Economic Watch: Inflation Hits 8.5% in March; Near-Term Real Estate Recovery Continues
April 12, 2022 3 Minute Read
- The Consumer Price Index (CPI) rose by 8.5% on a 12-month basis in March—the biggest increase since December 1981. Core inflation, which excludes food and energy prices, was in line with economists’ consensus estimate at 6.5%.
- On a month-over-month basis, core inflation rose by 0.3%, below the consensus estimate of 0.5% and therefore indicating that some inflationary pressure may be easing.
- CBRE expects inflation will remain elevated throughout 2022. The CPI should ease mildly, ending the year at 6.2% before pulling back further in 2023.
- The near-term outlook for commercial real estate remains positive, as consumers continue to spend and businesses maintain pricing power.
- CBRE expects the Federal Reserve to raise its benchmark interest rate by 50 basis points (bps) later this month and potentially again in June, followed by at least three 25-bp hikes later this year.
- Although the near-term outlook remains positive, we see risks amid slowing economic growth, higher interest rates and persistent inflation.
Headline inflation increased by 8.5% annually in March (1.2% month-over-month)—the biggest increase since December 1981. This was largely due to gasoline, food and housing price increases. Core inflation, which excludes food and energy, was also elevated, increasing 6.5% over the past year.
Impacts on Commercial Real Estate
Consumers were particularly hard-hit by price increases in essential goods and services last month. Housing costs, which account for almost one-third of CPI weighting, rose by 5% over the past 12 months (0.5% month-over-month). Food increased 8.8% annually, while “food at home” increased by 10%. A shortage of housing and a strong labor market underpin the multifamily market and we expect fundamentals to remain healthy. However, wage growth is not keeping up with inflation and strained household budgets may begin to weigh on the ability of landlords to increase rents.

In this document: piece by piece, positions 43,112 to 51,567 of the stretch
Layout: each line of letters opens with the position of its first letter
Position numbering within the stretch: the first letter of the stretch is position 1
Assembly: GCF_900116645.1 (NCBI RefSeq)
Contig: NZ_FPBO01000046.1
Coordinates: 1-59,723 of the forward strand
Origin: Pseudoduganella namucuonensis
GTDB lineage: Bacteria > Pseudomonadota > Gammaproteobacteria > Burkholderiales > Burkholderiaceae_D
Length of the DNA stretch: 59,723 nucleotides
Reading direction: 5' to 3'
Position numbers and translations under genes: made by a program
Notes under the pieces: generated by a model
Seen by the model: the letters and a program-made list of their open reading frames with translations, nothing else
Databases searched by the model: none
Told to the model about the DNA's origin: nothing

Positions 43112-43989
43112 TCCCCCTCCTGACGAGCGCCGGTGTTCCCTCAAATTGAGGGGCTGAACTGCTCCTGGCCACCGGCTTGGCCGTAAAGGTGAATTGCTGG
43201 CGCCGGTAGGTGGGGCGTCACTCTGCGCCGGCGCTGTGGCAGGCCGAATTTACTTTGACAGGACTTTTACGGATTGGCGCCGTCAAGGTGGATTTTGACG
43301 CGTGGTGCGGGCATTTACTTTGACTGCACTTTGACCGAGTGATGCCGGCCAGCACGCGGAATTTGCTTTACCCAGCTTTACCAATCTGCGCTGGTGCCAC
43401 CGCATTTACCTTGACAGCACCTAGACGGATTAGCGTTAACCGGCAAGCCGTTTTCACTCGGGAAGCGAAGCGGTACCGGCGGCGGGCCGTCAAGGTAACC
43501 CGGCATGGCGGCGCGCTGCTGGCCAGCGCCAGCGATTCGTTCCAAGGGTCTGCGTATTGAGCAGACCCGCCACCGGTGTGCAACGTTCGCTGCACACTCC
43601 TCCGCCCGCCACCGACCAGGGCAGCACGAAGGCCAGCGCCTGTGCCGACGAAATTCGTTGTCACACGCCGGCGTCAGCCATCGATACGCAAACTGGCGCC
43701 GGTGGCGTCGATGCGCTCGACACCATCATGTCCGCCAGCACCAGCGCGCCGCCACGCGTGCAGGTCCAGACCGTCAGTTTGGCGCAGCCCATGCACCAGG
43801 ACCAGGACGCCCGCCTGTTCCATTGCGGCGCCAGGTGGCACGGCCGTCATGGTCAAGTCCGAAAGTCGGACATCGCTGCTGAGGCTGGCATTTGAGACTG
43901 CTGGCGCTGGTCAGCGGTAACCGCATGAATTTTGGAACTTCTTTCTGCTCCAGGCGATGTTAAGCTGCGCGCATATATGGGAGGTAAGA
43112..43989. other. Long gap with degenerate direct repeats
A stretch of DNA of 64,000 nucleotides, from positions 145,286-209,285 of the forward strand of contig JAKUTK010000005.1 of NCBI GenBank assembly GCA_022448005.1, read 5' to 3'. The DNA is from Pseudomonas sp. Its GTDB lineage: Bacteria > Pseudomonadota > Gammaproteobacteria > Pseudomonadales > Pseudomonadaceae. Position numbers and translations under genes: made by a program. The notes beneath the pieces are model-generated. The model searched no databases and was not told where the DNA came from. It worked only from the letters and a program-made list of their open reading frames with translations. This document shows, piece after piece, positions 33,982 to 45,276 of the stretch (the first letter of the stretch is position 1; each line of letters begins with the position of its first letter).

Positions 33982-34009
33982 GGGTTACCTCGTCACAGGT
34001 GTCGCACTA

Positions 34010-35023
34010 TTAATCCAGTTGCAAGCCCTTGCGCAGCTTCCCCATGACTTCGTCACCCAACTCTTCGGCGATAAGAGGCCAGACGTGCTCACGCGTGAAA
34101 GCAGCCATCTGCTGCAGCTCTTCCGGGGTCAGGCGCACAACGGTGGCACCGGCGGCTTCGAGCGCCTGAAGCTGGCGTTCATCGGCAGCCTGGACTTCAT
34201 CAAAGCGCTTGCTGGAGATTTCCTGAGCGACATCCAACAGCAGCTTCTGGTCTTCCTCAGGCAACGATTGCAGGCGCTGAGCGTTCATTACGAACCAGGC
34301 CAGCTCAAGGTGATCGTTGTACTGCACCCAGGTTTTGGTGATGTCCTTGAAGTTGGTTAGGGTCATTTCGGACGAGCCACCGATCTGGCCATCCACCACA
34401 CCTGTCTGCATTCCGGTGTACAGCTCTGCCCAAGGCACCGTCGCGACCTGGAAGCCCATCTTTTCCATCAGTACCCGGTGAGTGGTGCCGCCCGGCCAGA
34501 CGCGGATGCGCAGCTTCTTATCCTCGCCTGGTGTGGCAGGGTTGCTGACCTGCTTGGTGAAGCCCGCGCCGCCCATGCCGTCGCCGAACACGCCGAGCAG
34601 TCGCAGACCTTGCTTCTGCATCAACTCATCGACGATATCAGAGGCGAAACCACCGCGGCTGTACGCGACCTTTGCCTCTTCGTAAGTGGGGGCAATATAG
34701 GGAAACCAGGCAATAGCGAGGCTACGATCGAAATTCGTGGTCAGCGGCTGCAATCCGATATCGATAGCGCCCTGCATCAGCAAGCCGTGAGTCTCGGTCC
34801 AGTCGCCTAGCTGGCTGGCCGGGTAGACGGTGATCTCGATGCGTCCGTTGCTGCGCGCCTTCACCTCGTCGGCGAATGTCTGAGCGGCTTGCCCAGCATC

Gas prices rose by 48.0% annually in March (18.3% month-over-month). Trucking and logistics companies are feeling that pain at the pump and there are signals that consumers are shifting spending from goods to services. While slowing consumption is a drag on industrial & logistics demand, retailers have increased inventories to achieve operational resilience amid supply chain disruptions. In short, we expect industrial demand to remain healthy even as consumers are stretched, thanks to continued efforts to mitigate supply chain disruptions with larger inventories.
Price increases have broadened beyond goods and are up substantially for services as well, indicating companies have pricing power to maintain plans over the near term. Prices for financial services grew by 6.2% annually in March (2% month-over-month), while legal services were up by 5.4% annually (0.4% for the month). Still, economic growth concerns will likely weigh on the office market later in the year, slowing its pace of recovery.
Retail sales remain strong amid rising prices. “Food away from home” increased by 6.9% annually (0.3% month-over-month). Apparel rose by 6.8% annually (0.6% for the month). With the summer travel months approaching, consumer spending will continue to shift from goods to services. This will help restaurants and tourism-related retail, but we expect to see some softening in goods consumption as the year progresses.
Airline fares rose by 10.7% annually (5.2% month-over-month). Strong demand amid rising air fares and high gas prices are evidence that while inflationary pressures will chip away at consumption, relatively healthy balance sheets and pent-up demand will still fuel robust demand in tourist-related sectors this year. As a result, we expect the near-term outlook for hotels to remain strong.
CBRE expects inflationary pressures will mildly decrease as the year goes on and pull back further in 2023. Combined with higher interest rates, high inflation will weigh on economic growth. Strong consumer balance sheets underpin a positive outlook during the next several months but risks are mounting, particularly if inflation is exacerbated by geopolitical events or rising wages.
We generally expect real estate fundamentals to remain strong and continue improving near term. However, as economic growth begins to slow, we expect commercial real estate demand likely will cool, particularly in price-sensitive segments of the hospitality, retail, multifamily and industrial sectors.